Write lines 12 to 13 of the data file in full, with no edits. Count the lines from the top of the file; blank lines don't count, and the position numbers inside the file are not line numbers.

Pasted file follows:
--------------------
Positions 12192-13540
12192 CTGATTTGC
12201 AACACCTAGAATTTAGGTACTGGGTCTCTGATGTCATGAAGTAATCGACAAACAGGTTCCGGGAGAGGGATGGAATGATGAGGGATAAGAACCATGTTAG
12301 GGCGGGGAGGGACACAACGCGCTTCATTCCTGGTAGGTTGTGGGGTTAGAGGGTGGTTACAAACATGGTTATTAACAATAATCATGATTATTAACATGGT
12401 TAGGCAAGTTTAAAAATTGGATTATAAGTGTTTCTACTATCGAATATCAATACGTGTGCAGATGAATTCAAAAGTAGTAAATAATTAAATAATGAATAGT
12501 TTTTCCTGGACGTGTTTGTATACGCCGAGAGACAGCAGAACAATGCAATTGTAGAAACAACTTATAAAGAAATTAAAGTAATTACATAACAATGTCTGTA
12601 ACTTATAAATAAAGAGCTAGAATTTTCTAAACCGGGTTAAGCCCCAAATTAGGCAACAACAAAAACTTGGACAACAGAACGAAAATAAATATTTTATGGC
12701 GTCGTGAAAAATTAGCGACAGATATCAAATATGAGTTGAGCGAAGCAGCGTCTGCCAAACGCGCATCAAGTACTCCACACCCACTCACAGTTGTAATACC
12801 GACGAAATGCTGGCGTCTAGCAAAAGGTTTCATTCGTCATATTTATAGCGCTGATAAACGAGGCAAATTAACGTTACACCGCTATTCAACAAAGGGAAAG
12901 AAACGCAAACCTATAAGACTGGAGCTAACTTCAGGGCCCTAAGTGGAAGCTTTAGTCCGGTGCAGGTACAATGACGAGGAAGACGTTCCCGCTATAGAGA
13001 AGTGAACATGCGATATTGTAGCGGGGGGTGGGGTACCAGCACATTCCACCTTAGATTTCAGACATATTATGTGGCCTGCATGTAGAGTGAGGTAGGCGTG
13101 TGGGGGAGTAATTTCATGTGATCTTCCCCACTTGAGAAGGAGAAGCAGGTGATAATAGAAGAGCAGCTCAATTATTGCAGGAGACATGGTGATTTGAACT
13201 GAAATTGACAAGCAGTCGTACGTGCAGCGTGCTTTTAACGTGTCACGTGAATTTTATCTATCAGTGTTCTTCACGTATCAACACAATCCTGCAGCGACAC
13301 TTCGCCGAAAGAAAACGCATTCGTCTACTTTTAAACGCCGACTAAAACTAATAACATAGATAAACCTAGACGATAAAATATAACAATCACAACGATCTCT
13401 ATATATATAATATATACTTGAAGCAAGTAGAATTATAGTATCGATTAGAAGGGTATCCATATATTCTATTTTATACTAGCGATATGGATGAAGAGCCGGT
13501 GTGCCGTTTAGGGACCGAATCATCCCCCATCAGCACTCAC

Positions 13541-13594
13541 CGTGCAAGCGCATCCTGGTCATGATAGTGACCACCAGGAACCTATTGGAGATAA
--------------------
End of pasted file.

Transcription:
13101 TGGGGGAGTAATTTCATGTGATCTTCCCCACTTGAGAAGGAGAAGCAGGTGATAATAGAAGAGCAGCTCAATTATTGCAGGAGACATGGTGATTTGAACT
13201 GAAATTGACAAGCAGTCGTACGTGCAGCGTGCTTTTAACGTGTCACGTGAATTTTATCTATCAGTGTTCTTCACGTATCAACACAATCCTGCAGCGACAC